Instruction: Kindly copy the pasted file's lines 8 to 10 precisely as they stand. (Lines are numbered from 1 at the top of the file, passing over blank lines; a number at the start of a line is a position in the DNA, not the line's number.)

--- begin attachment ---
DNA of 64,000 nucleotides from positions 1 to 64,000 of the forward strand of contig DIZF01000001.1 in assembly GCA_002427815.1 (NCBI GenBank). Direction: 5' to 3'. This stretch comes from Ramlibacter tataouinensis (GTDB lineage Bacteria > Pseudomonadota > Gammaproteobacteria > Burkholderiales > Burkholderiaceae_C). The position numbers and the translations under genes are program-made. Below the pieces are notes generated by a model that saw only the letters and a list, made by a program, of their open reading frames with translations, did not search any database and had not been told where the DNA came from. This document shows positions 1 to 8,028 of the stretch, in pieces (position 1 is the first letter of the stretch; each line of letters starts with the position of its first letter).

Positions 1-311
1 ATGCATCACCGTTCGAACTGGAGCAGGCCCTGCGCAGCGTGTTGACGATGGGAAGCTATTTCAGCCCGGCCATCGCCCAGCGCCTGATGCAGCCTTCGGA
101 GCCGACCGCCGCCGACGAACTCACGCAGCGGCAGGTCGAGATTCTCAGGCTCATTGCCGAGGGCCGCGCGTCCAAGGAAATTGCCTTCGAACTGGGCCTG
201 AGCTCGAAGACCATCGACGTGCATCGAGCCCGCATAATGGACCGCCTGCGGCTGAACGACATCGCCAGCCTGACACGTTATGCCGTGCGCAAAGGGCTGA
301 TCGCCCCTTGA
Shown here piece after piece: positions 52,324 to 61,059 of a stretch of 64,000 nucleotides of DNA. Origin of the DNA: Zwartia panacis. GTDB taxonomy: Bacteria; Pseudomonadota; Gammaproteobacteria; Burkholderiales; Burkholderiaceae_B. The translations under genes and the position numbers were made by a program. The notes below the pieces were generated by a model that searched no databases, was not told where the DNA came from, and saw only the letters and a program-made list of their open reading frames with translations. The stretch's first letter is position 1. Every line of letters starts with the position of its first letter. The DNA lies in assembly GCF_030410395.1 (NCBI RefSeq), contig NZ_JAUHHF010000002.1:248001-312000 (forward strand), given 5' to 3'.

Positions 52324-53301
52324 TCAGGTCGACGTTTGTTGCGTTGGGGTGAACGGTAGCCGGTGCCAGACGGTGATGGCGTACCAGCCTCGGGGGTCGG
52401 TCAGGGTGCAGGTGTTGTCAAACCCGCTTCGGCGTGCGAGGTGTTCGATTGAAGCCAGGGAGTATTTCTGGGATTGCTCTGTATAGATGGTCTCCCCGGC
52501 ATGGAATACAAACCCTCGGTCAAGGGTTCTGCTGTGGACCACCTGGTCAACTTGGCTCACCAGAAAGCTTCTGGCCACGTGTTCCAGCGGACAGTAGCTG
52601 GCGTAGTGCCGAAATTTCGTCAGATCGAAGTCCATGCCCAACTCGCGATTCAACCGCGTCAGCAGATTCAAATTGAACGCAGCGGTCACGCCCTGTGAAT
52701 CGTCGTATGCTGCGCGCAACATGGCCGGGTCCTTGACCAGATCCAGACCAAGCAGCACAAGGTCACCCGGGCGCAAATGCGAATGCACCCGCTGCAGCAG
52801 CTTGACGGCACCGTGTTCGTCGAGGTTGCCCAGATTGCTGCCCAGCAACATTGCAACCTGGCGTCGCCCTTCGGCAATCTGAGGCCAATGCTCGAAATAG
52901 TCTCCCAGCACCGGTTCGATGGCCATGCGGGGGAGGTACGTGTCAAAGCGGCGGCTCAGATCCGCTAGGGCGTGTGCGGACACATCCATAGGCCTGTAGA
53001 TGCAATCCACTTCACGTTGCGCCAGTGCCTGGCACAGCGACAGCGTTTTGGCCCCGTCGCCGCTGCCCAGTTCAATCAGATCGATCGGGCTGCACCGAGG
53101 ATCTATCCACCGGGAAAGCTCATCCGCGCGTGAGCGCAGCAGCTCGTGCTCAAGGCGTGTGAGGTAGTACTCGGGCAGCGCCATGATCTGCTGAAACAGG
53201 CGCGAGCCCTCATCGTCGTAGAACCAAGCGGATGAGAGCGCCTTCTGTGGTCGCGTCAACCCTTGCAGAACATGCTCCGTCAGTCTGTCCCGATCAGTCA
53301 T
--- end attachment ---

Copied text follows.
Positions 52324-53301
52324 TCAGGTCGACGTTTGTTGCGTTGGGGTGAACGGTAGCCGGTGCCAGACGGTGATGGCGTACCAGCCTCGGGGGTCGG
52401 TCAGGGTGCAGGTGTTGTCAAACCCGCTTCGGCGTGCGAGGTGTTCGATTGAAGCCAGGGAGTATTTCTGGGATTGCTCTGTATAGATGGTCTCCCCGGC